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Seen At 11: Biometric Systems Put Important Information At Your Fingertips

Consumer Advocates Warn That New Technology Could Still Be Hacked

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NEW YORK (CBSNewYork) — The idea of accessing an online bank account with a fingertip or unlocking a smartphone with nothing more than a look has left some wondering how safe high-tech security access is.

Sophisticated security devices may seem like something out of a movie, but they have become more and more common, CBS 2’s Maurice DuBois reported Friday.

“All I have to do is put my finger on the pad and they have all my information and off we go,” said blood donor Bill Heron.

Heron was instantly identified at his blood bank with a quick scan of his finger.

“Clearly the future is now and it is coming to life,” said BIO-Key International’s Michael DePasquale.

The technology is part of biometric systems that measure unique attributes like fingerprints, voices, facial features, and eyes.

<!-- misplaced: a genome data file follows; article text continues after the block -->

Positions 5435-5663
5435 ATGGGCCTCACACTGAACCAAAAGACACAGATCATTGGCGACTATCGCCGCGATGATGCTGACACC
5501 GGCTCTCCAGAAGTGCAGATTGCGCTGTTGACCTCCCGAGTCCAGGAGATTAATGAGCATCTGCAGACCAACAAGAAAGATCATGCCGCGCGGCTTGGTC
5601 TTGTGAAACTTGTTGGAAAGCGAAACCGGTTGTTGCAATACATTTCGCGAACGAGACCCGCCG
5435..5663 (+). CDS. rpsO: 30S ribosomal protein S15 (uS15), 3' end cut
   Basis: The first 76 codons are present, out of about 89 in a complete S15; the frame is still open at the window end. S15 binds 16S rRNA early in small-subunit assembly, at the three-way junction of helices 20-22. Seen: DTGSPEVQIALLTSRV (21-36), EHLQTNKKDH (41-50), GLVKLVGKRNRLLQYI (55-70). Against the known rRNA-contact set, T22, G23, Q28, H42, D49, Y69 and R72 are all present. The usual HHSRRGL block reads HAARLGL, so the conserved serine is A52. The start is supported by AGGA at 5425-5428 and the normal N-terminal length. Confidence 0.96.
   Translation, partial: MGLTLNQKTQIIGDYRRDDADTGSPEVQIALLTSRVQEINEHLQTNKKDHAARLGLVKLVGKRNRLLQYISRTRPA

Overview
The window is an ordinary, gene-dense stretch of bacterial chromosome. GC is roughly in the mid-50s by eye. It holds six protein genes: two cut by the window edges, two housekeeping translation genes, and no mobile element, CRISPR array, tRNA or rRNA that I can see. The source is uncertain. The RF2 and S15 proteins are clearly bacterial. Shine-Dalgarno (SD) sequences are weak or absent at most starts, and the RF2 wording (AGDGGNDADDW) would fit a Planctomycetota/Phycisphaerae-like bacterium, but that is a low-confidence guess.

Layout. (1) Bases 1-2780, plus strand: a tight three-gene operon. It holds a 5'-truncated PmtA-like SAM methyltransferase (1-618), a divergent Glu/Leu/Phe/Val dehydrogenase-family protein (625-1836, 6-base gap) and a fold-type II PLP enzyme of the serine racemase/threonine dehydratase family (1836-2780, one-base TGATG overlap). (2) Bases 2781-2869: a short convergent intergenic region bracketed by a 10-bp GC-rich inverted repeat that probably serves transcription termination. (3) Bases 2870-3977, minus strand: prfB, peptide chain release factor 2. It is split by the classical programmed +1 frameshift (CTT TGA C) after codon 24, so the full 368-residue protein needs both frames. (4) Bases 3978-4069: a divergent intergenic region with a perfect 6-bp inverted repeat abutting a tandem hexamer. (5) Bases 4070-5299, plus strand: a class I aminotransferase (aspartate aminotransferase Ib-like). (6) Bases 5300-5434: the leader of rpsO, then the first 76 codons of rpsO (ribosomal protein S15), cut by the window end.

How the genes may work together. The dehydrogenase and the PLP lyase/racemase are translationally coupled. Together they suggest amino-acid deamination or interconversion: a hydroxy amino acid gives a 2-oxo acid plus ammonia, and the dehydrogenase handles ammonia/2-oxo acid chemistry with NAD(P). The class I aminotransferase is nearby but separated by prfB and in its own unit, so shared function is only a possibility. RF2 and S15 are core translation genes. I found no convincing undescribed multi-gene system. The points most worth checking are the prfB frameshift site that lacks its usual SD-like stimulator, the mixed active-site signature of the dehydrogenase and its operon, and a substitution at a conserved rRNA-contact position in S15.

“Consumers are overwhelmed today by passwords and pins and cards that they have to use to access all the things that are available to us now. They’re no longer secure but, more importantly, they’re becoming very inconvenient,” DePasqualle explained.

Now, offices, schools, gyms, and theme parks are employing the technology.

The devices don’t keep a full scan of your fingerprint. Instead, reference points are kept and layered encryption helps keep personal information private.

“It ensures that no one can intercept or modify this secure information over the Internet or network. It’s virtually impossible for anybody to steal your identity without your biometric finger data,” Suncoast Communities Blood Bank spokesperson Jayne Giroux said.

Privacy advocates have kept a close eye on the technology as it evolved and cautioned that nothing is hacker proof.

“In the near future biometric information could be as useful for identity theft as a Social Security number. It could even be more problematic because if your credit card number is compromised the bank can just issue you a new credit card, but it can’t issue you a new iris,” David Jacobs of the EPIC Consumer Protection Counsel explained.

Soon, computers, phones, and tablets will be equipped with similar scanners that will allow users to open online accounts and access medical records with a simple swipe.

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